firetempleThe fire temple plan for Ani, which is virtualy identical to the Atash-gah of modern-day Baku (Photo source & copyright: Virtual Ani 1999).

At an unknown date the structure was converted into a small chapel by the construction of four exedera between the columns. These walls were rather crudely built, and little now survives (although at the time of the Russian excavations they reached as high as the capitals). There is a door in the southern wall, and the floor level between the eastern pillars is raised to create a bema. The front of the bema is ornamented with a blind arcade of four arches.

firetemple7sThe Zoroastrian fire-temple after the Russian excavation; this view faces east towards the apse (Photo source & copyright: Virtual Ani 1999).

The Turkish excavation uncovered parts of some surrounding structures (see the plan below, adapted from the plan in Prof. Karamağaralı’s published excavation report). These consist of the remains of poorly constructed walls, none surviving to more than half the height of the columns (but at the time of the Russian excavations they also reached as high as the capitals). The difference in building quality indicates that they are from a late period, from a time after the conversion to a chapel. These walls were also constructed at different stages – a fact not recorded on Karamağaralı’s plan, which is drawn as if they were all from a single building period.

firetempleplanTop view of the Ani fire-temple design  (Photo source & copyright: Virtual Ani 1999).

 The walls in front of the chapel entrance seem to form a small courtyard. Another room (rather than a road) seems to have preceded this courtyard. This suggests that it may have been a private chapel attached to a house. It may also have had a funerary purpose: scattered (?) human bones from several individuals were discovered under (or beside?) the wall that runs south from the altar apse.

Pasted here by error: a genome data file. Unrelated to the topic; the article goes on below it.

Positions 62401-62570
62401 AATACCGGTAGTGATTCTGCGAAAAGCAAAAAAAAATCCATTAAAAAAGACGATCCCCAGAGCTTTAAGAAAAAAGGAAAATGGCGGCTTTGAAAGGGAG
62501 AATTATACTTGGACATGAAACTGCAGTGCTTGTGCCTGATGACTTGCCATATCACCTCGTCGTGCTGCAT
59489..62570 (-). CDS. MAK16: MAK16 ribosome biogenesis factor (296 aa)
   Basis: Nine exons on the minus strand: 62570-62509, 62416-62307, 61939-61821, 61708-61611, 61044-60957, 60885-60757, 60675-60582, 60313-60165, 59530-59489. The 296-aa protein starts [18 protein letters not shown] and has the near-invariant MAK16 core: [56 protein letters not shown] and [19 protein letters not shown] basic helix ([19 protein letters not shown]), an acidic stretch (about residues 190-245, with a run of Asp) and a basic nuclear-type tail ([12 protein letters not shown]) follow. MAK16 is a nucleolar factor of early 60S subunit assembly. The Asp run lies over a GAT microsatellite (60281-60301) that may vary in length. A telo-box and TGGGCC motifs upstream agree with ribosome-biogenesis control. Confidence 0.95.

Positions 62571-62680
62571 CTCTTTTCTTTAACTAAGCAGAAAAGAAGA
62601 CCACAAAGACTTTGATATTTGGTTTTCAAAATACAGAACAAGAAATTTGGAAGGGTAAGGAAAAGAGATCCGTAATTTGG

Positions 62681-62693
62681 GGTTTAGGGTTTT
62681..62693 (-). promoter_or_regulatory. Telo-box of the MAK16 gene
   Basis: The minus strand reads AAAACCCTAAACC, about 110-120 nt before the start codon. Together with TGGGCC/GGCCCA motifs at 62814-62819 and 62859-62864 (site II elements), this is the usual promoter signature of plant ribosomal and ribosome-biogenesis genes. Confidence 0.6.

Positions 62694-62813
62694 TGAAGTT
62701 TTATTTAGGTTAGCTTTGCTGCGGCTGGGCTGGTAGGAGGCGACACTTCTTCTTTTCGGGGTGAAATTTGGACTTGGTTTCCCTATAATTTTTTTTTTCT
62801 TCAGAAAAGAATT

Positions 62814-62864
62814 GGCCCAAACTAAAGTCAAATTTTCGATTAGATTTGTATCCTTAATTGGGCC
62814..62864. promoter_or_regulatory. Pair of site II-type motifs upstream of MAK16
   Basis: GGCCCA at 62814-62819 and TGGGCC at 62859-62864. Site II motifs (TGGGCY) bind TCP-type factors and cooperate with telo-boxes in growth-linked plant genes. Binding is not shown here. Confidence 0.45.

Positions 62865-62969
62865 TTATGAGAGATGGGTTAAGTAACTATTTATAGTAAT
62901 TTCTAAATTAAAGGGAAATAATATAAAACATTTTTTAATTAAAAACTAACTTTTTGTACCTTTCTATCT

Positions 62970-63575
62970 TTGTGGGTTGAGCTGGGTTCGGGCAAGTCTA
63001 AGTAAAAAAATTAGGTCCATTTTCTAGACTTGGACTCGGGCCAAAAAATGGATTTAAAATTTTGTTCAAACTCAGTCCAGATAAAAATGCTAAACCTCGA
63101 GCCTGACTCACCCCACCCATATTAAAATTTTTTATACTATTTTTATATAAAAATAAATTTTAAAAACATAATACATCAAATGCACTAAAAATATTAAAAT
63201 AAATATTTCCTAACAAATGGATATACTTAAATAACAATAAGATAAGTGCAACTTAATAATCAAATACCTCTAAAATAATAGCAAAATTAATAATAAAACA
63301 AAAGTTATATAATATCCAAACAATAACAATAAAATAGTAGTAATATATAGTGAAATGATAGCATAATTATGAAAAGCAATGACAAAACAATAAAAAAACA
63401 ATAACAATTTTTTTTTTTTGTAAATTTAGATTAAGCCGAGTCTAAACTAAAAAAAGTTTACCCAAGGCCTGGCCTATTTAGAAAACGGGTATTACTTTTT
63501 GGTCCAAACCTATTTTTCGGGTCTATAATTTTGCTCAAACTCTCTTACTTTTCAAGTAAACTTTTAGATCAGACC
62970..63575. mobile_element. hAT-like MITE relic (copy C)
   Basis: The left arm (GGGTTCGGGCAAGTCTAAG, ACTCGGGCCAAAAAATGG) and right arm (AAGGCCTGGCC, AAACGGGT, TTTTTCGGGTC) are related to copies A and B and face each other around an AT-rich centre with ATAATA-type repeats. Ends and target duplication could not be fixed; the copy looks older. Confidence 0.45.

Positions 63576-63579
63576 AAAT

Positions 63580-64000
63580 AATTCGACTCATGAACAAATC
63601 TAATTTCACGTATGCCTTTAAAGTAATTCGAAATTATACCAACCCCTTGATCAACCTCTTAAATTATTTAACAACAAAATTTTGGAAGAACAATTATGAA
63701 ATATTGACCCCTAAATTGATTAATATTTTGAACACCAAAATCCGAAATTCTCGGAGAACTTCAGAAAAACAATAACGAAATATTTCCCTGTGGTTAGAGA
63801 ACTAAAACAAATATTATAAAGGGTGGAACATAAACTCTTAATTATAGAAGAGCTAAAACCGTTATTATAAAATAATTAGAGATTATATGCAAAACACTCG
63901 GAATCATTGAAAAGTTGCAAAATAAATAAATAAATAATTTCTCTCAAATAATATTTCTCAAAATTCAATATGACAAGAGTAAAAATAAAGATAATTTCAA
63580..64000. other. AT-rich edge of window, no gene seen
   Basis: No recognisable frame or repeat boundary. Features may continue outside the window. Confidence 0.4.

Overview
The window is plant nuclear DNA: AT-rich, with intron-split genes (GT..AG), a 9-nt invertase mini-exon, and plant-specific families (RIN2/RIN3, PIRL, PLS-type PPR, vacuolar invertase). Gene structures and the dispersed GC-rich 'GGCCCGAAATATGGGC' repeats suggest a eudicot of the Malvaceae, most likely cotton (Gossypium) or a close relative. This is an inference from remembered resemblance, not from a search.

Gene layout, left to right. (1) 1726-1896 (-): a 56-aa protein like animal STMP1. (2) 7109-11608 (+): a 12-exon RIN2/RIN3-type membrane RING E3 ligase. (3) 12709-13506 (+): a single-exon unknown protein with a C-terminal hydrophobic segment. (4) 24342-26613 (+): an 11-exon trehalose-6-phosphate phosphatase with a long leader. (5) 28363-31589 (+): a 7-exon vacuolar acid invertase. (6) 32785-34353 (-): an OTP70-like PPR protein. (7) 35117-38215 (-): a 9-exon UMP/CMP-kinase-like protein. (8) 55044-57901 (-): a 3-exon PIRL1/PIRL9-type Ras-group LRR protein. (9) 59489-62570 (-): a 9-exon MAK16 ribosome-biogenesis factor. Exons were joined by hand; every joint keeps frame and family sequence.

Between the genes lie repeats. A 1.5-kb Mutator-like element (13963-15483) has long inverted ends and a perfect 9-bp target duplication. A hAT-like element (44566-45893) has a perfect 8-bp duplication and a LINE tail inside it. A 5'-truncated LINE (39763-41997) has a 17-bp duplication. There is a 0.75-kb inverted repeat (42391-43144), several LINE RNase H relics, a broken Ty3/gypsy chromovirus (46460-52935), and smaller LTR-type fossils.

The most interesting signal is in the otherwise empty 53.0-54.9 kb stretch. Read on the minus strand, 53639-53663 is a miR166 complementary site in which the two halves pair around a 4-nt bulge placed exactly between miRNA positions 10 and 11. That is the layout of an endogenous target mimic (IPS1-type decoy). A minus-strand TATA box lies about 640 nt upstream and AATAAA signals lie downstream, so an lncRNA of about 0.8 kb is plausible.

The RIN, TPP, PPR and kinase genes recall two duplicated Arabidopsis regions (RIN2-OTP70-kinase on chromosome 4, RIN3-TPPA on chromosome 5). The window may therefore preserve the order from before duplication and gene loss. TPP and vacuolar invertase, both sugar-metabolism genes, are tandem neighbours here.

firetemple11sPersian Sassanid coin from the fourth century CE. While not discovered at Ani, the coin depicts a typical Zoroastrian fire altar (Photo source & copyright: Virtual Ani 1999).

The pillars are constructed from a very gritty, black basalt stone. This is the only apparent example of this type of stone being used at Ani – with one exception. In the citadel wall there is a tower built entirely of re-used blocks of the same stone. These may have been taken from other parts of the fire- temple complex (an enclosure wall?) or from another building of the same period. Hollows cut into the ends of these blocks indicate that they came from a structure built using the ancient masonry technique where large sized blocks of stone are held together by iron “dove-tail” cramps set in lead.

The existence in Armenia of Zoroastrian temple structures in the form of a domed square on four pillars may have encouraged the evolution of the centrally planned, domed church that is so typical of Christian Armenian architecture.